Bigger results come from bigger efforts. Instill collaboration within departments and across programs. Use your leadership presence to convert dissonance to connectedness, silos into solidarity, problems into innovations, risk into reward, and daily efforts into a dramatically improved future. Set the behavioral norm by becoming known as the leader interested in organizational success over individual success. When you execute on a higher and larger perspective, you instantly increase leadership impact.

3. Cultivate Creativity.

Open the floodgates of creativity by asking more questions. The days of one leader with all the answers are past. In all likelihood, your team is bursting with new ideas. You don’t have to be Michelangelo, just ask powerful questions and be patient. The innovation will come pouring out in the discussions. Team members are intimately familiar with problems. They simply need you to provide them the space to contemplate how today’s problems can become tomorrow’s innovations.

4. Use Influence, Not Power.

No one likes a pompous leader. Rather than relying on the shortsighted and limiting power of position, reap the long-term benefits that come from building trust and influence. If you use power, good people will leave you and other people will get you. When you rely on the external power of your leadership position you not only expose weakness in yourself, you build weakness in others by forcing them to acquiesce, stifling their growth and the potential for their unique contribution.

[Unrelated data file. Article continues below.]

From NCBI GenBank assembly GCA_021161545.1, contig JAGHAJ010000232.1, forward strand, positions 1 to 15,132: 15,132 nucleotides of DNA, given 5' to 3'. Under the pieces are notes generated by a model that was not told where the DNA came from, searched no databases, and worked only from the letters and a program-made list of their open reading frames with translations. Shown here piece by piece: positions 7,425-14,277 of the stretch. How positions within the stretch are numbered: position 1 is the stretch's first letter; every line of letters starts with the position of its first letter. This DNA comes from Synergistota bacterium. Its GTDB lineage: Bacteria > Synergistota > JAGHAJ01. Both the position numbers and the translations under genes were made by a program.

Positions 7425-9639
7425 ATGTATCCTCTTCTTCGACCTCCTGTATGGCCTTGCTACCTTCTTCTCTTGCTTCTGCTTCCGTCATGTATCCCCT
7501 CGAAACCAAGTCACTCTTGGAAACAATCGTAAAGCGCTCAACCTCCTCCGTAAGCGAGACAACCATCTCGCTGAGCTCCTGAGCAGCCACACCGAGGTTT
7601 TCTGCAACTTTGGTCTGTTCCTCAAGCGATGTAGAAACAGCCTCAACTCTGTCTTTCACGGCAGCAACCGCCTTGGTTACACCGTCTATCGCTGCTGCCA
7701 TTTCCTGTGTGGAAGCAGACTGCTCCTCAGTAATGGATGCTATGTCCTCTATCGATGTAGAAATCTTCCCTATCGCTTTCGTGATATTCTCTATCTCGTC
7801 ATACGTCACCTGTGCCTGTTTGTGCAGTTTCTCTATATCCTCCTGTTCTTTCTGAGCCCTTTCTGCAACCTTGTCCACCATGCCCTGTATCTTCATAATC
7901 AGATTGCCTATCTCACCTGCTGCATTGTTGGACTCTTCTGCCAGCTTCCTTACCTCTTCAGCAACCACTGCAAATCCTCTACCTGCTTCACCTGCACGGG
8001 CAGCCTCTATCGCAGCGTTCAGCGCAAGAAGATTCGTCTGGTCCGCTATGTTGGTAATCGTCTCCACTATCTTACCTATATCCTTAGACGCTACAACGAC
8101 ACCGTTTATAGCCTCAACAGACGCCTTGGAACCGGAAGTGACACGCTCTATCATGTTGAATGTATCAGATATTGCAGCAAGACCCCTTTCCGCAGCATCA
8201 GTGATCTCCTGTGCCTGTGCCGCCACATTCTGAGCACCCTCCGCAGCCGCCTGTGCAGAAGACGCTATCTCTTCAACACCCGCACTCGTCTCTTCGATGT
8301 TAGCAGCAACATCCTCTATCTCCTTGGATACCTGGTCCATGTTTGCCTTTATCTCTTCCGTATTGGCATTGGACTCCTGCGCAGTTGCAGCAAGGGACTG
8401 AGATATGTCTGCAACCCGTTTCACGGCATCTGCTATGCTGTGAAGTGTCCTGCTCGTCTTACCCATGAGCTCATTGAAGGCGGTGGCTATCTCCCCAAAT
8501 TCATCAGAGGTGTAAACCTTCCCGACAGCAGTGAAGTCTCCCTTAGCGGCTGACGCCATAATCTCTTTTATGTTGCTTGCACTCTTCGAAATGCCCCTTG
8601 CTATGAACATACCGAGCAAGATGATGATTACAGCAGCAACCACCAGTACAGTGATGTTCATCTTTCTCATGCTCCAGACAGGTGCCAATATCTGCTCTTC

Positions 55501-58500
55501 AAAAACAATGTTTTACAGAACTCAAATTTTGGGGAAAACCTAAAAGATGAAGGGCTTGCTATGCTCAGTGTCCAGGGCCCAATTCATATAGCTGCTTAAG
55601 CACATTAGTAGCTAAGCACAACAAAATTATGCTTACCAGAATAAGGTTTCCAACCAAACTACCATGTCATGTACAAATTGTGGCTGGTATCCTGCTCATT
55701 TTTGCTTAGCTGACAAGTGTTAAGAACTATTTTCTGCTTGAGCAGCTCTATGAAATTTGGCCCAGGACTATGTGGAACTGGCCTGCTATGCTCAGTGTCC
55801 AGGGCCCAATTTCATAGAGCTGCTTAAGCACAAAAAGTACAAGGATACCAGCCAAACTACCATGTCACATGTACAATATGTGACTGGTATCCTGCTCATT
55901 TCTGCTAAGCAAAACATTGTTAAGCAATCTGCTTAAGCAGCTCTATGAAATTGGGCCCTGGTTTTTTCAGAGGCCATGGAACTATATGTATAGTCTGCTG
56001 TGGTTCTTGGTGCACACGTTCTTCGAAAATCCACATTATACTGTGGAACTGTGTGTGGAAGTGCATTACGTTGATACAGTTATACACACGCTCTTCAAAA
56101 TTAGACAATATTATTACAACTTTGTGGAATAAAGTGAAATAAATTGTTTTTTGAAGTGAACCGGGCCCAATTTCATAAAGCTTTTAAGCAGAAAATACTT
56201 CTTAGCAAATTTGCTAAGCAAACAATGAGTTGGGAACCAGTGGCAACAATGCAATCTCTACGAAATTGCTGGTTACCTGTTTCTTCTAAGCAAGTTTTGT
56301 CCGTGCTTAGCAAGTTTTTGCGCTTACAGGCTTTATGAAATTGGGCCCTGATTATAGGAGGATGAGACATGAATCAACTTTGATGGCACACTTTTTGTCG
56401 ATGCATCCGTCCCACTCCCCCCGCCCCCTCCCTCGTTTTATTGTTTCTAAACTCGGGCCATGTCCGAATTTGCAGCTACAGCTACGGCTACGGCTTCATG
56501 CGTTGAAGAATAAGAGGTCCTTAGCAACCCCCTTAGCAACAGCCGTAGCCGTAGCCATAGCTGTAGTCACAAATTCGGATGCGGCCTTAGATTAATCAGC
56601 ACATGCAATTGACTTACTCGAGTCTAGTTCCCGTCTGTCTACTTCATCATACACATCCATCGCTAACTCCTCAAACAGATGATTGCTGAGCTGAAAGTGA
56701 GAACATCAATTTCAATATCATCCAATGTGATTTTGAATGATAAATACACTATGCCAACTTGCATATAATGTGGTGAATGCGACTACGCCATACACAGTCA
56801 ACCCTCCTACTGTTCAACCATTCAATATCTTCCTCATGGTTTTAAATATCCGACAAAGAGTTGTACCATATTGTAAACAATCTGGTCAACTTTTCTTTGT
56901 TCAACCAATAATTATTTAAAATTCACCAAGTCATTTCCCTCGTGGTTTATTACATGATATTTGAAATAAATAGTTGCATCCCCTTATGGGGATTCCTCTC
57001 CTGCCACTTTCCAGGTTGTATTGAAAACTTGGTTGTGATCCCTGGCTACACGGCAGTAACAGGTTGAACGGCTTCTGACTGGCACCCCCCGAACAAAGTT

Ultimately, the entire relationship is weakened. Defensiveness ensues, low trust follows, and potential for cooperation is lost—smothered by negative emotion. Fight the imprudent impulse to command, and direct and invest in the higher, more refined skills of finesse, influence, and persuasion.

Patience, finesse, influence, and persuasion are the building blocks of increased impact.

5. Promote Daily Progress.

Leaders are only deemed successful if they get results, and they get those results through working with people. The only way people do great things is by focusing on their strengths and possibilities. Leaders set the stage for this focus. On any given day, your team’s efforts will be influenced by a mix of perceptions, emotions, and motivations that can either pull them to higher performance or drag them down. Setbacks can send team spirit spiraling downward to the point where frustration and disgust take over.